Trace fossil Burrow

Although no details are recorded with this specimen, it is a flint burrow filled with silica that crystalized in the cavity. Flint is composed of silica which originated in the tiny needles that make up the body of sponges. When these simple animals died, their bodies broke up and the needles, or spicules, became buried in sediment. Much later, water percolating through the rocks dissolved the silica and carried it down through the rock layers until it encountered a layer rich with sponges or burrows. The flint bands mark the times when animals flourished on the chalk sea bed, creating lots of burrows.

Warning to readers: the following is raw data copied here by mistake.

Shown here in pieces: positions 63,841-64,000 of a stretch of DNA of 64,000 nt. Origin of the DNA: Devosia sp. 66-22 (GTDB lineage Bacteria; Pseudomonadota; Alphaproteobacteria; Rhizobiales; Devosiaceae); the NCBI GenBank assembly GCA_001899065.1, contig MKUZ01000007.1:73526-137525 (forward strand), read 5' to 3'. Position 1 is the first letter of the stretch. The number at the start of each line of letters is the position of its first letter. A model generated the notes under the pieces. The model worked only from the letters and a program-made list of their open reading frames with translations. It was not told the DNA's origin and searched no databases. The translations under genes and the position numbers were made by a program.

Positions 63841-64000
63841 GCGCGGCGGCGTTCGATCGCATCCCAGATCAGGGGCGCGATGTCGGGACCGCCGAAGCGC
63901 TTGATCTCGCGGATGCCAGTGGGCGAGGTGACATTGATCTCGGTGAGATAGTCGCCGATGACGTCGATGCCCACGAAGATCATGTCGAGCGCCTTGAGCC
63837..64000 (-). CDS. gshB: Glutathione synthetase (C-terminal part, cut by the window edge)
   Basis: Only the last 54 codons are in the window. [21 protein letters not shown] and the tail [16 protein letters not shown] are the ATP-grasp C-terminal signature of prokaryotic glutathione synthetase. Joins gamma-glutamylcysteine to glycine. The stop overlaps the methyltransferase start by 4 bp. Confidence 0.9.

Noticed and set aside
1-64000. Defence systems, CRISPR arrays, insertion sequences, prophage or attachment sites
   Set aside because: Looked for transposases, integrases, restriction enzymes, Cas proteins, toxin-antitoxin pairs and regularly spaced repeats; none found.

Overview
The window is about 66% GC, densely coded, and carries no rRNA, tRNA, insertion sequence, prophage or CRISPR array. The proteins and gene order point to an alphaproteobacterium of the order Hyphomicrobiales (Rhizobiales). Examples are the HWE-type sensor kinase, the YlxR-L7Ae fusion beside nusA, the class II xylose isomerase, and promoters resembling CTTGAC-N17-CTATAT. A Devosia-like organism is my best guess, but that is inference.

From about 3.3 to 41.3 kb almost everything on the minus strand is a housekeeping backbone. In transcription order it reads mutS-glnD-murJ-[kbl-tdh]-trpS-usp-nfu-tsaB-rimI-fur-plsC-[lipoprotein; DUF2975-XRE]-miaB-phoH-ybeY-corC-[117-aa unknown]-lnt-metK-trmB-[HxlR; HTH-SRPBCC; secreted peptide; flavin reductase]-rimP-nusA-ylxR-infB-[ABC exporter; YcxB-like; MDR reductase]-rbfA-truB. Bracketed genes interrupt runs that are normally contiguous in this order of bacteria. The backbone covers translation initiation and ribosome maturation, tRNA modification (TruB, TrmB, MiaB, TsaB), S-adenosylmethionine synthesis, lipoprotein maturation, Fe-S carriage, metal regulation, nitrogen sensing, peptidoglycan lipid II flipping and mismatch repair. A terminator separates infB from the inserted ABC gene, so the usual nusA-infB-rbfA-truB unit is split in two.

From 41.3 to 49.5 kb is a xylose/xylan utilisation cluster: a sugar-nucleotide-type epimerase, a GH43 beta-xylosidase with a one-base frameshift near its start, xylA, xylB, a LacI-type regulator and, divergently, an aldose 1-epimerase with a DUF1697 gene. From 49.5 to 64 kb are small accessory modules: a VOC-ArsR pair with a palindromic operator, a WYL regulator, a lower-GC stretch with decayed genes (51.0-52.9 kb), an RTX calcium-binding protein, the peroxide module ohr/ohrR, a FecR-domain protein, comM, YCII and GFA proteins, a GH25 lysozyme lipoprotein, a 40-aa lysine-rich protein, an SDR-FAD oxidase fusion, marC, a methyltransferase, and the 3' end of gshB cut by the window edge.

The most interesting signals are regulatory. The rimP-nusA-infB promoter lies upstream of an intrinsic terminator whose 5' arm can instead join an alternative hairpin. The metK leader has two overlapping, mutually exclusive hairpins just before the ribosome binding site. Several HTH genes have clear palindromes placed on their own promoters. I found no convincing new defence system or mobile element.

Find out more on the trace fossils page.

Common name

Trace fossil Burrow

Type

Rocks and Pseudofossils


Strata

Unknown

Time period

Upper Cretaceous

Age

unknown

Where found

Unknown

Found by

Unknown

Museum

Bridport Museum

Accession number

BRPMG 7722